François Morellet Now Represented by Lévy Gorvy in the U.S.
December 1, 2017
Dominique Lévy and Brett Gorvy, co-founders of Lévy Gorvy, are thrilled to announce that the gallery will exclusively represent the estate of French artist François Morellet (1926–2016) in the United States. Morellet, who spent his life and career in Cholet, France, was among the earliest postwar artists to embrace geometric abstraction. Never formally trained, he relied on a reduced vocabulary of lines, grids, and simple shapes such as circles, triangles, and squares. Insisting that “art is frivolous even when it takes itself seriously,” his work infused rigorous abstraction with a sense of playful irreverence and unpretentious humor. Balancing structure and spontaneity, he adopted mathematical systems and chance procedures to diminish his subjectivity from his art. Working with a wide variety of materials, many of which he was among the first to employ, such as steel, neon tubes, iron, tape, wire mesh, and wood, he strove to produce an art that was accessible to all, unencumbered by messages and meanings beyond its immediate existence.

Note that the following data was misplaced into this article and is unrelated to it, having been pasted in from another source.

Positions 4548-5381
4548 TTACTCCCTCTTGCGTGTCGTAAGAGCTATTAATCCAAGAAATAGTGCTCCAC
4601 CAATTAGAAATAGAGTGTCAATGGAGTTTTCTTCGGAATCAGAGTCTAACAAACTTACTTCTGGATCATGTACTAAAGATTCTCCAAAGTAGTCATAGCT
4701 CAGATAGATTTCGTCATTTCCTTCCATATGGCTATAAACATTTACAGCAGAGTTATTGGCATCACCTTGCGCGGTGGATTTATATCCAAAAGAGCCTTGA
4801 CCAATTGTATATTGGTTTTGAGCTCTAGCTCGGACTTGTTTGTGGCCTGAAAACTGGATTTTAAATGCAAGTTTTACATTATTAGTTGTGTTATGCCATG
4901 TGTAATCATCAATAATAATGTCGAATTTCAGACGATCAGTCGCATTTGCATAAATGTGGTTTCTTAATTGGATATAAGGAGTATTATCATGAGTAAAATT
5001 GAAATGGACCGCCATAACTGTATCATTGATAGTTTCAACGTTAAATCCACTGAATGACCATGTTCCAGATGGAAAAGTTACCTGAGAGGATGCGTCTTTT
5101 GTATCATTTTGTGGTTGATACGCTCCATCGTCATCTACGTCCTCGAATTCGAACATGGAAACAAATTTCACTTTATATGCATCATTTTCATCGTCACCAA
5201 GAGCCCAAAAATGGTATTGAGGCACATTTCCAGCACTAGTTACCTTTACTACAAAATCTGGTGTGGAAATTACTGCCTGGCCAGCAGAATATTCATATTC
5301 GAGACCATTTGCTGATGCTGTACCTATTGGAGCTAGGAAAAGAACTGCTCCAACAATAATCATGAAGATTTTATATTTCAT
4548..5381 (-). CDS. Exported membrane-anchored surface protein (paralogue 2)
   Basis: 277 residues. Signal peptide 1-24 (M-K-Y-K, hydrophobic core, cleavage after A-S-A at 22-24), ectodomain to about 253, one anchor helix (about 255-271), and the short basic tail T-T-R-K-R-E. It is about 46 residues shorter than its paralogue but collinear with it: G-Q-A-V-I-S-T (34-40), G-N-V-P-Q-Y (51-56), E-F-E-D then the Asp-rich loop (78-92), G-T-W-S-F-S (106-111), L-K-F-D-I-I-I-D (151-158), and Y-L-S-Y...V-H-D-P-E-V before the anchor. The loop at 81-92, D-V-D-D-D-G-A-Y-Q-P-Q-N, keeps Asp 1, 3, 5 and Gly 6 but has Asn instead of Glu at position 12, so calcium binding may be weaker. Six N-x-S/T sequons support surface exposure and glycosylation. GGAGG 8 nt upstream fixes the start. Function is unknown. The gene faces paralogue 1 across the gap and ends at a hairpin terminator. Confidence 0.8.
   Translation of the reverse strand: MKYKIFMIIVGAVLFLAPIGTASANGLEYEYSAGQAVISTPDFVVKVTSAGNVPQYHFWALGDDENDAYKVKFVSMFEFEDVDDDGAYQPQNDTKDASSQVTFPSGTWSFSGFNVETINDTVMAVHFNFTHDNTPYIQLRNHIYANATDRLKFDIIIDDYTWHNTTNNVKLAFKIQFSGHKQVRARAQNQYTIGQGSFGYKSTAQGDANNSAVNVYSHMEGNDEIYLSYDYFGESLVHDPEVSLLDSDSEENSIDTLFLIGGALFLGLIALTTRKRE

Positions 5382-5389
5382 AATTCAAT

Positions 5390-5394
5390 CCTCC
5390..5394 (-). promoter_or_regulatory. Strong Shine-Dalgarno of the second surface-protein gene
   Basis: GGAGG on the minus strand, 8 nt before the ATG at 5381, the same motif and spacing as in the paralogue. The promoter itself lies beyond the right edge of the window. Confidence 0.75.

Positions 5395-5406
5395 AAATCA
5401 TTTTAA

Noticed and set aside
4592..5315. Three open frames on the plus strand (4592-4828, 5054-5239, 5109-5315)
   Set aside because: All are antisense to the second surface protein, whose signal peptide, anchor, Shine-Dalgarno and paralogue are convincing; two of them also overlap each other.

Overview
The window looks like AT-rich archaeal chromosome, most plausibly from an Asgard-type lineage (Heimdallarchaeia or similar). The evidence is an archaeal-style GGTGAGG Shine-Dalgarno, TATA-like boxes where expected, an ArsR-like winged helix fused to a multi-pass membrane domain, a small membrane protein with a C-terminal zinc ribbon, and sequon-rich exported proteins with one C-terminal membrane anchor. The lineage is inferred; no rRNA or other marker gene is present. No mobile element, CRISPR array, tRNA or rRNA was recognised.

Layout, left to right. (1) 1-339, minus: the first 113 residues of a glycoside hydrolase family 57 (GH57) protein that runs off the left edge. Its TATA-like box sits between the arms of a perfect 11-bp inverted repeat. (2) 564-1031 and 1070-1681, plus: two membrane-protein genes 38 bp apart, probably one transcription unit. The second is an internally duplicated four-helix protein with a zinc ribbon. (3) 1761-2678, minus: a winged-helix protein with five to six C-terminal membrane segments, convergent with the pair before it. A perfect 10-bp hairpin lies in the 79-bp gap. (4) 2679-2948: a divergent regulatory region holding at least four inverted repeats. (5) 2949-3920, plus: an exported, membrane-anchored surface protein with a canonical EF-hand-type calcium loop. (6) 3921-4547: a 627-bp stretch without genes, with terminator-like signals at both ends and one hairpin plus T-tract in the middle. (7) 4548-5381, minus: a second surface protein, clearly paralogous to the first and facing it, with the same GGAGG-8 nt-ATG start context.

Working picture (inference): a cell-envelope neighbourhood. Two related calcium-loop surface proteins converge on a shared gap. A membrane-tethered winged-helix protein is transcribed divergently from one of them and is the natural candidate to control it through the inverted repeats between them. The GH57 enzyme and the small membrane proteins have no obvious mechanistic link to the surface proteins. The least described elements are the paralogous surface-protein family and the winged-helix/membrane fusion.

“We are honored to work with the Morellet family, who have entrusted us with the legacy of François Morellet, a true pioneer,” said Dominique Lévy. “Morellet took risks throughout his career. Bold and experimental, he was ahead of the curve in so many ways, exploring different materials in his painting, sculpture, and light-based work.”
On behalf of the estate of François Morellet, the artist’s son Friquet Morellet commented: “Our decision to collaborate with Lévy Gorvy is exciting to us. Representation of this caliber will strengthen my father’s legacy in the United States and beyond. We were particularly inspired by the passion and energy with which Dominique and Brett represent artists, and we look forward to upcoming projects with the gallery, which will offer global exposure.”
Image: François Morellet in front of Sens Dessus Dessous, a mural that was commissioned by the French Government and Public Art Fund in honor of the Centennial of the Statue of Liberty. The mural was on view at Reade Street in New York City, June 1, 1986 – June 30, 1991. Photo courtesy the Estate of François Morellet.
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